Speculating about Kerry’s motivation, Sullivan adds: “Some of the subtler arguments I've heard overnight say the following: it's not that homosexuality is wrong; it's just that many people believe that and Kerry therefore exploited their homophobia to gain a point. I don't buy it, but let's assume the worst in Kerry's motives for the sake of argument. What these emailers are saying is that Kerry should hedge what he says in order to cater to the homophobia of Bush's base. Why on earth should he? The truth here is obvious: Bush and Cheney are closet tolerants. They have no problem with gay people personally; but they use hostility to gay people for political purposes, even if it means attacking members of their own families. What they are currently objecting to is the fact that their hypocrisy has been exposed. To which the only answer is: if you don't want to be exposed as a hypocrite, don't be one.”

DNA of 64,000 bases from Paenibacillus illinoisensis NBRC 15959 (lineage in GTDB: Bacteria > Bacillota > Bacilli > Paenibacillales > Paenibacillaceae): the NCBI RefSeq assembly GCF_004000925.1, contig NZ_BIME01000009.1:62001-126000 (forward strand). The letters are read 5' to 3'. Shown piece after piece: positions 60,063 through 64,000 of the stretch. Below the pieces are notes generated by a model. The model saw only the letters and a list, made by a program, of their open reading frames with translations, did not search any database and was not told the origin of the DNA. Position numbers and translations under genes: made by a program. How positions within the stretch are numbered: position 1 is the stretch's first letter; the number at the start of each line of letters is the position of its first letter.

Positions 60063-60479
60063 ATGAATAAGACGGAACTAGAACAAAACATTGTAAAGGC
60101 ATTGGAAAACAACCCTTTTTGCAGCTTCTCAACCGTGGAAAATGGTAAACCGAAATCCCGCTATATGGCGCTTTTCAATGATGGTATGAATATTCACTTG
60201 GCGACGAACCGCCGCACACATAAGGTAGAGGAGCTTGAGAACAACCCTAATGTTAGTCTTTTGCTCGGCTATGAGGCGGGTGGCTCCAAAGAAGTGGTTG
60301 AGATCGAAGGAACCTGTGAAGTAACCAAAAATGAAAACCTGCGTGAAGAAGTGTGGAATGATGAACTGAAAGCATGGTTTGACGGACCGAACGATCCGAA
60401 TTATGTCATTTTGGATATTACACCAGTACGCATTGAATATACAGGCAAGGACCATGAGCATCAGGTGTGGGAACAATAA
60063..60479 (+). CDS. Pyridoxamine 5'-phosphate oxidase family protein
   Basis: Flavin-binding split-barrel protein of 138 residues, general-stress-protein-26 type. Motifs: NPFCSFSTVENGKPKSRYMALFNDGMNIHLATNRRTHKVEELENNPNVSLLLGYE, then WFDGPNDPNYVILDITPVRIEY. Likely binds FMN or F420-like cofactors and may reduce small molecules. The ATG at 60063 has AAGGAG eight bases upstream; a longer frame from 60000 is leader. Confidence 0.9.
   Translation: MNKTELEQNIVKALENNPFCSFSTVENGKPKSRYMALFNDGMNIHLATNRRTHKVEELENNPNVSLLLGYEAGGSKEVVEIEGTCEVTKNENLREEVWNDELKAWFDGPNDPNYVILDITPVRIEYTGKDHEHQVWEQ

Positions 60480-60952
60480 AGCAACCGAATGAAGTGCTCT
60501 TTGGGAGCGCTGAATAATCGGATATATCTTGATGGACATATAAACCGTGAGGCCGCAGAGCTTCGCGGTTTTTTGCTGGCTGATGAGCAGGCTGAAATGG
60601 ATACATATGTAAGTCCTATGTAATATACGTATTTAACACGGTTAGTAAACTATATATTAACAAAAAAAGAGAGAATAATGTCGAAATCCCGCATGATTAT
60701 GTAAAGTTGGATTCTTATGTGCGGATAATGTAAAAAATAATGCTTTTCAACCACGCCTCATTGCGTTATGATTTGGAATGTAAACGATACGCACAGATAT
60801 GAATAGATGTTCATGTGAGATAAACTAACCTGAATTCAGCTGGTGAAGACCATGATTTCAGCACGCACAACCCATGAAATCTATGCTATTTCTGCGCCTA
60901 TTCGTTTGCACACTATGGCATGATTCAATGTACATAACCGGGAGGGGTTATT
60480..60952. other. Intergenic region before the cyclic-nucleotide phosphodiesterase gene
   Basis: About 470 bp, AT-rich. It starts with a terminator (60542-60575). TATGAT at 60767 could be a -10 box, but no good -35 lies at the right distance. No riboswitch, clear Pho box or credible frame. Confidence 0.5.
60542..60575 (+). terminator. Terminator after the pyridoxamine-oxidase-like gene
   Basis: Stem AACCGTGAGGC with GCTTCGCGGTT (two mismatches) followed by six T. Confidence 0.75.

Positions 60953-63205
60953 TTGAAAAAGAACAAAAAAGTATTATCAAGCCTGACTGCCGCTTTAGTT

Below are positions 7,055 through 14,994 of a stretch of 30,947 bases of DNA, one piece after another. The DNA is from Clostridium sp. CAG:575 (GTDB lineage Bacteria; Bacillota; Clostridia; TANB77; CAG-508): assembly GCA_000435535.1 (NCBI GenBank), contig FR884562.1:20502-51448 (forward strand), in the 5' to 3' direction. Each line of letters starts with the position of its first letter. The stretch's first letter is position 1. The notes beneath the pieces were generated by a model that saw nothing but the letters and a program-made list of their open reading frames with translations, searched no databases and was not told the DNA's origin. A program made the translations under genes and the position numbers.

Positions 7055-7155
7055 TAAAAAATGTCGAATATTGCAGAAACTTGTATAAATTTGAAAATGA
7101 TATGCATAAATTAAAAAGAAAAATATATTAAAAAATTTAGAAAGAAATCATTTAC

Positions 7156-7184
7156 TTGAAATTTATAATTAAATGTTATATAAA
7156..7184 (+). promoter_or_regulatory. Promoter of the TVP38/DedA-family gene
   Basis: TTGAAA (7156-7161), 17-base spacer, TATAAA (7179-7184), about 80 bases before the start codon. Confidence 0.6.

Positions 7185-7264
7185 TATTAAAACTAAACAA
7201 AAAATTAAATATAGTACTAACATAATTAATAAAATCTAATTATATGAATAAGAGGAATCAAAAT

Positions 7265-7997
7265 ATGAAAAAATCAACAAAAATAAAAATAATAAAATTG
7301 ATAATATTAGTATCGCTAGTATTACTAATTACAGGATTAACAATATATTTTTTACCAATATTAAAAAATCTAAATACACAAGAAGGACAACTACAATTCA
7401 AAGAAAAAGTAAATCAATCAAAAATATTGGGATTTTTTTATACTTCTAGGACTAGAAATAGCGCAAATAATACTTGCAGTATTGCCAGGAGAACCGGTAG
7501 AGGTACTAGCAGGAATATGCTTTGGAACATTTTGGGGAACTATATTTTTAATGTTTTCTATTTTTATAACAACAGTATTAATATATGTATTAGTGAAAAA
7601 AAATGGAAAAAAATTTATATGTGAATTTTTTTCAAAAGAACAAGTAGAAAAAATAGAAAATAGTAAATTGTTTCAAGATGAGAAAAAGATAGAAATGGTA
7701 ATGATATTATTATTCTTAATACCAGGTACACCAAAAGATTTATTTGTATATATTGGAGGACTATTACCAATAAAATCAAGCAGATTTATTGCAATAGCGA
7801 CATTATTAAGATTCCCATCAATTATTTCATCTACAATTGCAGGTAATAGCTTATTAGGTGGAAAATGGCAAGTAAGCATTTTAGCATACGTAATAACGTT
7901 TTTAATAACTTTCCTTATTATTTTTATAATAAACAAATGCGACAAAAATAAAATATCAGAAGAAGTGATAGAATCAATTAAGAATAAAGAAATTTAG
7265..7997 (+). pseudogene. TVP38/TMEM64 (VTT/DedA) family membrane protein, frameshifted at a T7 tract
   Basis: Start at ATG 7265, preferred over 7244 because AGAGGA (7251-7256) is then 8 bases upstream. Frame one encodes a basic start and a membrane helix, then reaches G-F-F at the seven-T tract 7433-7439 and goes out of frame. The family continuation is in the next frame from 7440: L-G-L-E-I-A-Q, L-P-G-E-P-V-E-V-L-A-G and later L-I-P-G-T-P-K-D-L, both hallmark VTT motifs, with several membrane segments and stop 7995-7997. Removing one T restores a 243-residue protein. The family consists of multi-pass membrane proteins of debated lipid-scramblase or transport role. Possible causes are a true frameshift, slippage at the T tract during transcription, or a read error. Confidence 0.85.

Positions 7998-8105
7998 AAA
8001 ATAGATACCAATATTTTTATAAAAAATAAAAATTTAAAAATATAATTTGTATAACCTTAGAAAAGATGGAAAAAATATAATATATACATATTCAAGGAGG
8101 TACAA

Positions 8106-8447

Let's give Marshall Wittman, another longtime conservative activist who worked with Pat Robertson’s Christian Coalition, the final word. Wittman sent Sullivan an e-mail that put the “outrage” episode in perspective: "As the former legislative director of the Christian Coalition, I find it hilarious, ironic and shameless that those who have long employed gay bashing as a political tool are feigning their outrage over Kerry's sensitive notation of Cheney's daughter's sexual orientation. This is truly a moment of desperation for the Bushies. On the one hand they are sending out gay bashing mail and on the other hand they are sounding like charter members of the Human Rights Campaign. You've got to laugh!"

Bill Berkowitz is a longtime observer of the conservative movement. His column Conservative Watch documents the strategies, players, institutions, victories and defeats of the American Right.